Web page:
Workers are warned against sleep-walking into poverty
By Alexandra Morgan and Simon Bain
Saturday 6 October 2012
Automatic enrolment into workplace pensions is a start, but people need to do more
Only a handful believe the state pension will be enough to live on, yet few are making adequate provision for when they stop work, with just 23% of the Scottish workforce paying into a company retirement plan, according to figures this week from Prudential.
In a bid to get more people saving, the Government this week introduced automatic enrolment into workplace schemes for over-21s earning more than £8105 a year and not already contributing.
Very large firms began auto- enrolling this week, with more to follow next year, while those with fewer than 500 staff will begin in 2014 and smaller businesses in 2015. Contribution levels will start low and rise gradually, until by 2018 they reach a total of 8% of salary. ......
...... David Scott, of Linlithgow-based independent financial advisers Alan Steel Asset Management, said: "I encourage my clients to push themselves to save as much as they can afford. There is not a hard and fast amount they should pay - the maximum annual allowance is £50,000.
"If an employer has a scheme, then I would encourage people to join it, as more often than not, the employer will contribute. This is free money in my book and it is madness to turn this down. However, take advice on the plan before signing up. If there is no employer scheme, then at that stage you would consider personal pension plans and, again, take advice from a reputable adviser."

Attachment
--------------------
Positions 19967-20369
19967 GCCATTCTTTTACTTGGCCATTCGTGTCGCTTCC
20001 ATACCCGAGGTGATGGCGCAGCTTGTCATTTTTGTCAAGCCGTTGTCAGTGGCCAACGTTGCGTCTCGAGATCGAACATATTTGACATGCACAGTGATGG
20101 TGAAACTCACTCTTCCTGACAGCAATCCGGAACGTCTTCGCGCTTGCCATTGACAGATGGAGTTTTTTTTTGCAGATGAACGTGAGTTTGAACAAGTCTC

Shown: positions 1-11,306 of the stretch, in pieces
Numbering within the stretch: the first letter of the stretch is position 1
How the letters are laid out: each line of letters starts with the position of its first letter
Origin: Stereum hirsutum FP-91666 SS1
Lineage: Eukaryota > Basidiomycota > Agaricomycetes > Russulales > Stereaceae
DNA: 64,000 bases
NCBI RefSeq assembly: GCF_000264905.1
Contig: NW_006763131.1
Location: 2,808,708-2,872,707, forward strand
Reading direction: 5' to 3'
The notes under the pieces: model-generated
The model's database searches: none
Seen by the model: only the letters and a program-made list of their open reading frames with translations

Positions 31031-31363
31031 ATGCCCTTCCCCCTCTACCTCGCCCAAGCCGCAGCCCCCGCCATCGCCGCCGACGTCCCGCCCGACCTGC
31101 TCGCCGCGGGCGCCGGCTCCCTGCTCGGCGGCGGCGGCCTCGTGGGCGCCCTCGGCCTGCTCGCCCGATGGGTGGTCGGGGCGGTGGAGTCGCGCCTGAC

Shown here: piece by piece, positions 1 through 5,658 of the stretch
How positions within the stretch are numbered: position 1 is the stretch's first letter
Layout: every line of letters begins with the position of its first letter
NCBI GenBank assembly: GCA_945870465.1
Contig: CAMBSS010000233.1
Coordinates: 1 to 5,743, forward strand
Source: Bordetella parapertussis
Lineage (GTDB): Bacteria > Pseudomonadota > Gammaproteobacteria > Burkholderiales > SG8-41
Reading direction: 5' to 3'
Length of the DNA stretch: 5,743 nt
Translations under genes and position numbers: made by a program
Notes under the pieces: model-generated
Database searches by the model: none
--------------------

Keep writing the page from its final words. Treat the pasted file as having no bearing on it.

Figures from Axa Wealth, meanwhile, show that four out of 10 people do not pay into any kind of pension. Mr Scott said: "Many younger clients I see don't have much scope to save because they have children and are often overstretched as it is. Pensions and savings for retirement, therefore, take a back seat."
He added: "It could also be that they are untrusting of pensions due to poor performance, or they have a lack of knowledge and understanding of the product and pension rules."
However, pension plans - workplace or personal - remain the most cost-effective way to save for old age, even if that means cutting back on more immediately gratifying spending to free up the cash.
Mr Scott explained: "You get tax relief on your contributions at your highest rate and the funds are invested in a tax-efficient environment."
Quote courtesy of The Herald
Saturday 6 October 2012